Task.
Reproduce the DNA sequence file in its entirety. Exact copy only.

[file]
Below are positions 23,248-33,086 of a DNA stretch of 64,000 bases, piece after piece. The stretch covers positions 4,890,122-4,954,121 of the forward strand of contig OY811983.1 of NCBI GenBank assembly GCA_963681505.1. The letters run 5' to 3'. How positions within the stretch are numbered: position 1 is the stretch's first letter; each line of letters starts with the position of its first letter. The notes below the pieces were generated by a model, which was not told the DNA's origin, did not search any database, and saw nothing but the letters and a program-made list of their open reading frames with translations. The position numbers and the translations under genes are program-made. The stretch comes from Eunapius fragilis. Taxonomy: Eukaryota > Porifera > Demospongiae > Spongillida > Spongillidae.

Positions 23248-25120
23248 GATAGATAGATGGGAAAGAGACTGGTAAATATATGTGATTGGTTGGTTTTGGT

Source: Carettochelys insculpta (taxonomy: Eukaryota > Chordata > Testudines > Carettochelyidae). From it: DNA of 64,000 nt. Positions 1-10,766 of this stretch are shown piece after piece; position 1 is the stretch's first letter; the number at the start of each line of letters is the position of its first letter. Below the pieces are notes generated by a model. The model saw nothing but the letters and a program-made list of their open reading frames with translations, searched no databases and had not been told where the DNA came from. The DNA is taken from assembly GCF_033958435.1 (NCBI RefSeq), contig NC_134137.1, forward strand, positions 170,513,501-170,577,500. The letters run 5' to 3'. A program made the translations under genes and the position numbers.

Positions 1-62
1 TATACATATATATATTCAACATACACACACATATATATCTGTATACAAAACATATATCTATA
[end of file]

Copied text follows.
Below are positions 23,248-33,086 of a DNA stretch of 64,000 bases, piece after piece. The stretch covers positions 4,890,122-4,954,121 of the forward strand of contig OY811983.1 of NCBI GenBank assembly GCA_963681505.1. The letters run 5' to 3'. How positions within the stretch are numbered: position 1 is the stretch's first letter; each line of letters starts with the position of its first letter. The notes below the pieces were generated by a model, which was not told the DNA's origin, did not search any database, and saw nothing but the letters and a program-made list of their open reading frames with translations. The position numbers and the translations under genes are program-made. The stretch comes from Eunapius fragilis. Taxonomy: Eukaryota > Porifera > Demospongiae > Spongillida > Spongillidae.

Positions 23248-25120
23248 GATAGATAGATGGGAAAGAGACTGGTAAATATATGTGATTGGTTGGTTTTGGT

Source: Carettochelys insculpta (taxonomy: Eukaryota > Chordata > Testudines > Carettochelyidae). From it: DNA of 64,000 nt. Positions 1-10,766 of this stretch are shown piece after piece; position 1 is the stretch's first letter; the number at the start of each line of letters is the position of its first letter. Below the pieces are notes generated by a model. The model saw nothing but the letters and a program-made list of their open reading frames with translations, searched no databases and had not been told where the DNA came from. The DNA is taken from assembly GCF_033958435.1 (NCBI RefSeq), contig NC_134137.1, forward strand, positions 170,513,501-170,577,500. The letters run 5' to 3'. A program made the translations under genes and the position numbers.

Positions 1-62
1 TATACATATATATATTCAACATACACACACATATATATCTGTATACAAAACATATATCTATA